Safety Squat Bar

This bar places the weight 5 inches forward due to its special cambered design.

Manta Ray

This device places the bar high on the shoulders, elongating the back, thus producing a super-high-bar or pulling squat.

Buffalo Bar

This bar, manufactured by IronMind, changes the course of the bar slightly from that of a regular bar.

Remember to work up to a max single on squats. After 2 or 3 weeks doing a particular squat, we will rotate to a good morning of some type. The following are a few varieties of good mornings.

Arched Back Good Mornings

These are very effective for the sumo deadlift. Do 3-10 reps per set. For squatting, move the bar 8-12 inches. For deadlifting, go as far as possible without losing your arch.

Bent Over Good Mornings

Bend over until the weight is transferred to the balls of the feet. Do 3-10 reps per set with either straight or bent legs.

Seated Good Mornings

Do these on a box or straddling a bench. On the bench, lean over until your face touches the bench. These are great for the abs as well. Do 3-10 reps per set.

Combo Squat/Good Morning

Carry a bar very low on your back, so low that you have to hunch over to keep the bar on your back. Now bend over until the weight is transferred onto the balls of the feet. Now round the lower back and sink into a full squat. Come up by straightening the upper and lower back and the legs. This is a tremendous power builder. It should feel like it's going to pop your eyeballs out of your head if done correctly. After warming up, work up to a max of 1-5 reps.

Good Mornings on the Floor

For therapy we do good mornings while sitting on the floor. This will stretch the back and hamstrings. High reps of 10-15 work best.

High Pulls

This Olympic lifting special exercise can be done for a week or two to work the upper back. To do a high pull, grab the bar with an overhand grip, and with a flat back, pull the bar to the belt, low chest, or neck level. Warm up, then work up to a few singles. This will build the traps as well. When pulling, the elbows should be out to the sides so the bar stays close to the body.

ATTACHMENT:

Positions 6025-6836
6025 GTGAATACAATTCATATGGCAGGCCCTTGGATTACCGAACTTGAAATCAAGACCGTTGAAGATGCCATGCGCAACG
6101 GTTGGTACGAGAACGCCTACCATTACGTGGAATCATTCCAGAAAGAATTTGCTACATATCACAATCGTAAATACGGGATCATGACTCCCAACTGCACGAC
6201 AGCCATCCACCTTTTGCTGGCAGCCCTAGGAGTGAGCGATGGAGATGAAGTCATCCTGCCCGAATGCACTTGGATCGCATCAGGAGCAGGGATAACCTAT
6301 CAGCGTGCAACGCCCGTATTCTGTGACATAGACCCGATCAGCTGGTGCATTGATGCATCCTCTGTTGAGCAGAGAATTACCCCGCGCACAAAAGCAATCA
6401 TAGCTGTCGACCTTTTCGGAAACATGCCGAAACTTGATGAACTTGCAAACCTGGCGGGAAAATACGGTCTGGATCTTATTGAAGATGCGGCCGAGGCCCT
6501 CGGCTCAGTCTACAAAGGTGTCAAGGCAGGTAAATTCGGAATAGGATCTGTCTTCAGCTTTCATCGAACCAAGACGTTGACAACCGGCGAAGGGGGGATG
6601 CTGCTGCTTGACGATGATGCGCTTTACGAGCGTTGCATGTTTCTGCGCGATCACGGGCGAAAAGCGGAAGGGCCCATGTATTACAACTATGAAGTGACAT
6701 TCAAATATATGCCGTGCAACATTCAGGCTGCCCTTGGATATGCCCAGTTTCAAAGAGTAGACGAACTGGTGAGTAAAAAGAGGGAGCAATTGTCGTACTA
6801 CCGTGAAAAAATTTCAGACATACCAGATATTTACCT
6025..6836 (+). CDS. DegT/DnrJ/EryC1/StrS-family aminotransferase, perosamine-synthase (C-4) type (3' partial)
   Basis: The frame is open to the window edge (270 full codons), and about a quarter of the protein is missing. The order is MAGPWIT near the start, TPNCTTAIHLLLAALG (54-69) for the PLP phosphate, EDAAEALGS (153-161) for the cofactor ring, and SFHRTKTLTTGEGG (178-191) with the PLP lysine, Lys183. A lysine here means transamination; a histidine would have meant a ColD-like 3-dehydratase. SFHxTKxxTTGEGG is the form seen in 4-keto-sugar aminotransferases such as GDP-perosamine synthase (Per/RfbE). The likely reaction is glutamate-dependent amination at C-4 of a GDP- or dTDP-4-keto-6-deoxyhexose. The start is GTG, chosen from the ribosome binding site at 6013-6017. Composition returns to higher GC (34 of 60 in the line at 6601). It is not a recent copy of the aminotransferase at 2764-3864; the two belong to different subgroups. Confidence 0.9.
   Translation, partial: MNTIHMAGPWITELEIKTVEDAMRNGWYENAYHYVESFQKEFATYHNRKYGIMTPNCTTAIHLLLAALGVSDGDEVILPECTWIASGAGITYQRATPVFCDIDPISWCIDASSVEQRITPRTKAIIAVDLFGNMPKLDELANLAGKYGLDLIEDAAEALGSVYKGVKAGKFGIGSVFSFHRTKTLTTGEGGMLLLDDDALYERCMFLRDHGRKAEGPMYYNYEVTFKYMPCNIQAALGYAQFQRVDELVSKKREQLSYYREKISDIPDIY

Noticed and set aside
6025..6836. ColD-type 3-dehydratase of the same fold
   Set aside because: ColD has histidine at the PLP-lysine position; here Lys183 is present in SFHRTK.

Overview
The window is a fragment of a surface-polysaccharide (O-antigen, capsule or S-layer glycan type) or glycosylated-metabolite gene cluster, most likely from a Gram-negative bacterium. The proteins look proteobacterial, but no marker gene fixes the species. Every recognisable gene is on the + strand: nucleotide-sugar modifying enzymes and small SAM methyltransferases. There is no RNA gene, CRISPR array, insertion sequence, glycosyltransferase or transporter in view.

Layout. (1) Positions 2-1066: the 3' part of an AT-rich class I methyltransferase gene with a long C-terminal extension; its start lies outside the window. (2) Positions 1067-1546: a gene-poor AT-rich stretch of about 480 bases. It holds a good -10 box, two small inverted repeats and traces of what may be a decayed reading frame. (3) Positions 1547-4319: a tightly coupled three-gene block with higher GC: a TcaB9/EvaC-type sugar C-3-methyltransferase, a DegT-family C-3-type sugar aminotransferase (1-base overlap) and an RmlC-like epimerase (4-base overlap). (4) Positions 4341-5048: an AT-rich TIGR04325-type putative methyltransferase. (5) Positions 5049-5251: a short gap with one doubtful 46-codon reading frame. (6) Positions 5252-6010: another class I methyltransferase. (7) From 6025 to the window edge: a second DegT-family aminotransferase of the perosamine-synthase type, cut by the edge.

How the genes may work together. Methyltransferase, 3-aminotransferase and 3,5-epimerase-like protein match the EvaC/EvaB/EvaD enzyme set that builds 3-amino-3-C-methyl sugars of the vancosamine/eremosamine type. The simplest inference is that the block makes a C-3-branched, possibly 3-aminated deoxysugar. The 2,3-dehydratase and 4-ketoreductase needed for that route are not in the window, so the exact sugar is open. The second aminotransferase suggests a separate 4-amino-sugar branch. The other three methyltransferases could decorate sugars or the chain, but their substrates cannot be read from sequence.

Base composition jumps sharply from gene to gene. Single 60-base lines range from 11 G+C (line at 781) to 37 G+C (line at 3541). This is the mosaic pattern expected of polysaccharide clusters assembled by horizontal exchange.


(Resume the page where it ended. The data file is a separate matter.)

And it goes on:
For additional back work, do a variety of upper back work such as lat pulldowns with different bars, and weighted chin-ups. Rows are great. T-bar, dumbbell, chest-supported, and bent-over barbell. Reps are 6-15.

The following are effective low back exercises.

Back Raise with Weight

Do 5-8 reps. Hold some at the top for static strength.

Reverse Hypers

We do 4-6 sets of Reverse Hypers with heavy weight twice a week, about 10 reps. We also do two lighter workouts, 15-20 reps. This exercise works as restoration as well as a strength builder.


Face away from a low-pulley machine, grab a single cable-crossover handle in both hands, walk away from the machine a few feet, and squat down, letting the arms go between the legs. Then straighten up, squeezing the glutes. This is great for glutes and hamstring tie-ins for start and lockout power.

For general leg strength, we do six exercises in a rotating manner.

Walking Lunges with Dumbbells

3 sets walking 100 feet.

Static Squats Against a Wall, Holding Dumbbells

5 sets of 30 second holds.

Static Squats in a Belt Squat Machine

Working up to 40% of your best squat, 3 sets. Try to hold these for 30 seconds at different positions.

Regular Belt Squats

Ramping up to a max set of 5 reps, or 5 sets of 4 reps at 80% of your best set of 5 reps.